Those who hasten after wealth don’t find satisfaction. Instead they discover loneliness, emptiness, and broken relationships.
There’s an old Japanese proverb that says, “Getting money is like digging with a needle; spending it is like water soaking into sand.” We all nod in agreement. Who hasn’t known the struggle of financial frustrations? And even those who have plenty become disillusioned because money does not satisfy. As Seneca the Roman once stated, “Money has never yet made anyone rich.” But on we go, pushing and striving, planning and struggling to earn more so we can have more, then invest more and enjoy more. Fat chance! The more time we spend earning more money to buy more stuff, the less time we have to enjoy our stuff.
Teaching your children how to deal with finances covers four areas: giving, earning, spending, and saving.
“Thoughts disentangle themselves...over the lips and through the fingertips.” I learned that saying over 30 years ago, and just about every time I put it to the test, it works!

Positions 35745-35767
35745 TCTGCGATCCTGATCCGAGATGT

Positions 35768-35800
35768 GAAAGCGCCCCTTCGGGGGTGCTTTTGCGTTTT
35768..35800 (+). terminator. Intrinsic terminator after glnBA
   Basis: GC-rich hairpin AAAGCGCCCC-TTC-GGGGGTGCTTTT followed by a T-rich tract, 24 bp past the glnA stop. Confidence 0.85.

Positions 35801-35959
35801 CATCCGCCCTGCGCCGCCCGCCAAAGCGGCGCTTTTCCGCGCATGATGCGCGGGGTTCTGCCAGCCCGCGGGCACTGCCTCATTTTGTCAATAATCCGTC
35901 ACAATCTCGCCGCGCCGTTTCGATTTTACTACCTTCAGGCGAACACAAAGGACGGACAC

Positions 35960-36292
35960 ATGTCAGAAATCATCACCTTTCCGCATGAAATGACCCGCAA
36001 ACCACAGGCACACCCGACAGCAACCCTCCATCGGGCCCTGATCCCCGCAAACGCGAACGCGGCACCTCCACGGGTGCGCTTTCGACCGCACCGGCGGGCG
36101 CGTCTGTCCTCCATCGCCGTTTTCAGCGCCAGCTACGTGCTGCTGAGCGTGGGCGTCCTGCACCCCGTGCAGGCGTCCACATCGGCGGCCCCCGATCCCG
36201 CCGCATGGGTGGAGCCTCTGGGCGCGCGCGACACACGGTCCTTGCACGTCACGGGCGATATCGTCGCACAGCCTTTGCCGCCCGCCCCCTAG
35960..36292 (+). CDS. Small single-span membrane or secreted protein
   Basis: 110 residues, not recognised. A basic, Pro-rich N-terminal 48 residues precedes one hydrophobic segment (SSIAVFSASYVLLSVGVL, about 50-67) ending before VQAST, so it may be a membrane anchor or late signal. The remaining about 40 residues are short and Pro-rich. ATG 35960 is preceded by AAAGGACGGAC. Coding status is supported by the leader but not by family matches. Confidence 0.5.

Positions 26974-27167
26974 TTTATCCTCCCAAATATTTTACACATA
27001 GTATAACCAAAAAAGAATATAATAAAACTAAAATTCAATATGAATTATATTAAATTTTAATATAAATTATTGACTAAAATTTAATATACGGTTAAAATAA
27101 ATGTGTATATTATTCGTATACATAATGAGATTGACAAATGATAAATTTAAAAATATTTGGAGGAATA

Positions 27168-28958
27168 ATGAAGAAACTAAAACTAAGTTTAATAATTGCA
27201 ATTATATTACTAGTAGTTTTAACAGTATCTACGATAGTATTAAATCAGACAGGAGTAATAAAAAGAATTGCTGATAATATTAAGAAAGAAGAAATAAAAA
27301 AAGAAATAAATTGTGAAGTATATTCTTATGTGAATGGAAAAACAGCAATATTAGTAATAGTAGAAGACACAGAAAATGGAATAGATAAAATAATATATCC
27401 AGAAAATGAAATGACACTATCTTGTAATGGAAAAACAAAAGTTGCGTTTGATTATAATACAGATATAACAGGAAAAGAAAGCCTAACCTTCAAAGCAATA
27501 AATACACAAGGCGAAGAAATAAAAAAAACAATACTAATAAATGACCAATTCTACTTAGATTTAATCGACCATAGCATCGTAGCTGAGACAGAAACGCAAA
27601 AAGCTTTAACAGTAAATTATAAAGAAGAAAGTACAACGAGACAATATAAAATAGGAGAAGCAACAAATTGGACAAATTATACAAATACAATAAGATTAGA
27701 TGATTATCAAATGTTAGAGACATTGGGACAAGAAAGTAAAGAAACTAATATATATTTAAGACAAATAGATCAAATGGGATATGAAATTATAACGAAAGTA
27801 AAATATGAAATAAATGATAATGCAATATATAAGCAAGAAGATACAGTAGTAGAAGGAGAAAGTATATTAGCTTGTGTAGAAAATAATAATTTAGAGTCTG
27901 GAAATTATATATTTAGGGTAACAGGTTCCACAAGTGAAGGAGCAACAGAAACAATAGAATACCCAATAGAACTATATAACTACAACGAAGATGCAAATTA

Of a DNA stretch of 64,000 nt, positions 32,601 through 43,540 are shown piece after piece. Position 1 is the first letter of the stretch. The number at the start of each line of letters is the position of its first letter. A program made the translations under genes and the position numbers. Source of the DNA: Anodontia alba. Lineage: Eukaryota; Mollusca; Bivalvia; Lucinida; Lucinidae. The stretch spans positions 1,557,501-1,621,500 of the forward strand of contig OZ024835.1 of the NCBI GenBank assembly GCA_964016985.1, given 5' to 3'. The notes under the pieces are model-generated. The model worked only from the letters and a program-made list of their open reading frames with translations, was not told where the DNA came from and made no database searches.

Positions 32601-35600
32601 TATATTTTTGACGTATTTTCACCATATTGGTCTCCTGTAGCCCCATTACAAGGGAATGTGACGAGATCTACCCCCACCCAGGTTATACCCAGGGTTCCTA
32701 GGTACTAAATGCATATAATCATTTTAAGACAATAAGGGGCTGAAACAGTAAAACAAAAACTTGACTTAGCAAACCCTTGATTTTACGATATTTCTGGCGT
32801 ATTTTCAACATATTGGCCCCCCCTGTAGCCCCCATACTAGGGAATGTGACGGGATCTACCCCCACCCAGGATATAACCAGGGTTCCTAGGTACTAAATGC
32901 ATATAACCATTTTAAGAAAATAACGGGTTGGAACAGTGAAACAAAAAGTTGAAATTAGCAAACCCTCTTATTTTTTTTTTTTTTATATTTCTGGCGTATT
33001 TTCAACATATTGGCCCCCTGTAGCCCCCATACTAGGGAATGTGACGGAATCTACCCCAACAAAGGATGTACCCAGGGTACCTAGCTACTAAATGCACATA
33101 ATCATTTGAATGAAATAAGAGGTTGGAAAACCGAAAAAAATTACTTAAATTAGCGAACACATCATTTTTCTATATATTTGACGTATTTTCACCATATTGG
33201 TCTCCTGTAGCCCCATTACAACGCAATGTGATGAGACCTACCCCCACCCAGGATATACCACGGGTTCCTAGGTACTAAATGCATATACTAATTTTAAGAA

Are you generous with your time, energy, and money? Chuck Swindoll predicts what would change if you started giving these away more freely.
It’s difficult to make sacrifices and give others our time, possessions, and money. But it’s in the giving we learn to rely on God instead of ourselves and it’s in the process we learn faith.
People believe there’s an attachment between a good God and a prosperous income. And they pay a lot of money to hear the prosperity gospel preached. But it’s a false gospel, and it’s a trap. God and greed are poles apart.
James’ advice isn’t just for people who possess great riches; it’s just as applicable to the pauper in Christ as to the prince.
Our hearts need to line up on this: everything, including all we are and have, is God’s. The question we ask is not, “How much of my money should I give?” but, “How much of God’s money should I keep?”
I’m not going to talk about what you should do when the plate is passed. Rather, I want to talk about what you might do before and after that time.
While money and wealth are not evil, the love of money leads to emptiness and disaster because you’ll always strive for more.